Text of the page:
State Formation in the Arab Parts of the Former Ottoman Empire since the World War by Origin, Significance, and Viability


Die Staatenbildungen in den arabischen Teilen der Türkei seit dem Weltkriege nach Entstehung, Bedeutung und Lebensfähigkeit (State formation in the Arab parts of the former Ottoman Empire since the World War by origin, significance, and viability) is a study examining the formation of the Arab states of the Middle East in the aftermath of World War I and the fall of the Ottoman Empire. Anticipating the demise of the Ottoman Turks in the war and fearful of an ascendant Russia, between November 1915 and March 1916 Great Britain and France negotiated the secret Sykes–Picot Agreement, which divided the Ottoman Arab provinces outside the Arabian Peninsula into British and French spheres of influence. At the end of the war, Syria (which included Lebanon) became a French mandate, while Palestine, Transjordan, and Iraq were made British mandates. The book also discusses the non-mandated states in the Arabian Peninsula, including the Mutawakkilite Kingdom of Yemen, the Hashemite Kingdom of Hejaz, and the realm of the House of Saud (which at the time also included the Emirate of Jabal Shammar in the north and the short-lived Idrisid Emirate of Asir in the southwest). The resurgent House of Saud later annexed Hejaz and in 1932 established the Kingdom of Saudi Arabia. In addition, the book examines the Arab nationalist movement and the struggle for independence from the Turks. It concludes with a long bibliography and a list of documents pertaining to the various agreements that have shaped the Middle East. The author, Erich Topf (1904‒83), was a German jurist who was active during the Nazi era. He was born in Magdeburg and studied at the universities of Berlin and Göttingen. In his short foreword, he stresses the importance of the region for German foreign policy. While acknowledging the “consequences of a lost war,” he argues that “the obvious duty” of rebuilding Germany “should not limit our horizon only to the immediate region of Middle Europe.”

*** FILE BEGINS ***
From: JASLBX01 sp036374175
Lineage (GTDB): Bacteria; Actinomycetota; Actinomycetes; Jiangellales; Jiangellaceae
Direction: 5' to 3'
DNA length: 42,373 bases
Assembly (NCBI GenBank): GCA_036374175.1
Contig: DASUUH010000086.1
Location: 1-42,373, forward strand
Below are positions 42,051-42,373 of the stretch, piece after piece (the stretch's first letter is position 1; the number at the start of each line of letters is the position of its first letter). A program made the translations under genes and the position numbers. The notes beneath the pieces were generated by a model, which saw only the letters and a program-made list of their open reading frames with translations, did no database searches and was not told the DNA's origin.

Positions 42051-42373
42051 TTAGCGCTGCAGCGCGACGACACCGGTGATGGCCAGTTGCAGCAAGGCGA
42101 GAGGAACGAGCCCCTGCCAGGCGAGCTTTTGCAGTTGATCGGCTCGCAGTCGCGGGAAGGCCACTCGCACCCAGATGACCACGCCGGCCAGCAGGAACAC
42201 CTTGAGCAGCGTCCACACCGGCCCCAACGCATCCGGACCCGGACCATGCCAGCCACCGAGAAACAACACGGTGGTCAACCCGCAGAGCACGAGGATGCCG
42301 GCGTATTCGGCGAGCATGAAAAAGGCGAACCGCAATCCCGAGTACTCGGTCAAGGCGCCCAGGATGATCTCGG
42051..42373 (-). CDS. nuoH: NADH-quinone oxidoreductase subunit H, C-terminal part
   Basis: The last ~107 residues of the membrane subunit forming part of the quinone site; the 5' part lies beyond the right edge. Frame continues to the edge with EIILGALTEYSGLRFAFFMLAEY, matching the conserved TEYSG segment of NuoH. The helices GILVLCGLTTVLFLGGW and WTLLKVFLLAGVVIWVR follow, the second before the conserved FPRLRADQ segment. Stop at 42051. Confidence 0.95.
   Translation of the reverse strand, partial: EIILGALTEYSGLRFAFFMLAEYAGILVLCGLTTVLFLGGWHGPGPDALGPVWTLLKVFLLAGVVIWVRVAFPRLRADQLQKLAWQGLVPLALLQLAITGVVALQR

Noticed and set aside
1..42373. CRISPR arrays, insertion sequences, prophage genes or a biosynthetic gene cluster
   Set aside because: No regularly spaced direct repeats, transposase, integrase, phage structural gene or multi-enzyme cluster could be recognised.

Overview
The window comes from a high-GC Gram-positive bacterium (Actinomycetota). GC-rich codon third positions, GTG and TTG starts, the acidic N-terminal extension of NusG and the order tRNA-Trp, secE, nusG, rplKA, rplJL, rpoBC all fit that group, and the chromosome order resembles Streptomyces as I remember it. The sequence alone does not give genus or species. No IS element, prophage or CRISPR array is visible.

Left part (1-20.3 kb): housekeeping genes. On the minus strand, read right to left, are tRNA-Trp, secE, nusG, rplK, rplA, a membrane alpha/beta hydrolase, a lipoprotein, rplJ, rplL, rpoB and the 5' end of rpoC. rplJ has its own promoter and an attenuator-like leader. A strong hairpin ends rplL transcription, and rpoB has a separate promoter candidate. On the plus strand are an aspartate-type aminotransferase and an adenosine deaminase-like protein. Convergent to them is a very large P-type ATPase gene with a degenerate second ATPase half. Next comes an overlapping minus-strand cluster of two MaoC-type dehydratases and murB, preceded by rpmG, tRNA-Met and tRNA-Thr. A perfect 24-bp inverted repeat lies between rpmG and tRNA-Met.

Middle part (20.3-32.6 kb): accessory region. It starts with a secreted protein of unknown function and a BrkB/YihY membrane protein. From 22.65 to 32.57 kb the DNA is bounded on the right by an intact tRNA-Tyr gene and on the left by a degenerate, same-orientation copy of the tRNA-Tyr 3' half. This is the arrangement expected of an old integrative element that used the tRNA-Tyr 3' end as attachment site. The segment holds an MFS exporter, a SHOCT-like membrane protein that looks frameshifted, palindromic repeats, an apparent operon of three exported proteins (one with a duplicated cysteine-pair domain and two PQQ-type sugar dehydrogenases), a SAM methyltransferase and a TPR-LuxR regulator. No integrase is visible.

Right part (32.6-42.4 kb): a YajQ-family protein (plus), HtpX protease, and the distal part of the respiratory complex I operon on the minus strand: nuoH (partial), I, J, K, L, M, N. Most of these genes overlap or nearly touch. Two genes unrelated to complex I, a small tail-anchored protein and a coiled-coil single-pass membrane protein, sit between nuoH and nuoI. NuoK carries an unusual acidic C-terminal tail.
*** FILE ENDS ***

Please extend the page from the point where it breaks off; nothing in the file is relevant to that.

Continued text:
Last updated: April 29, 2016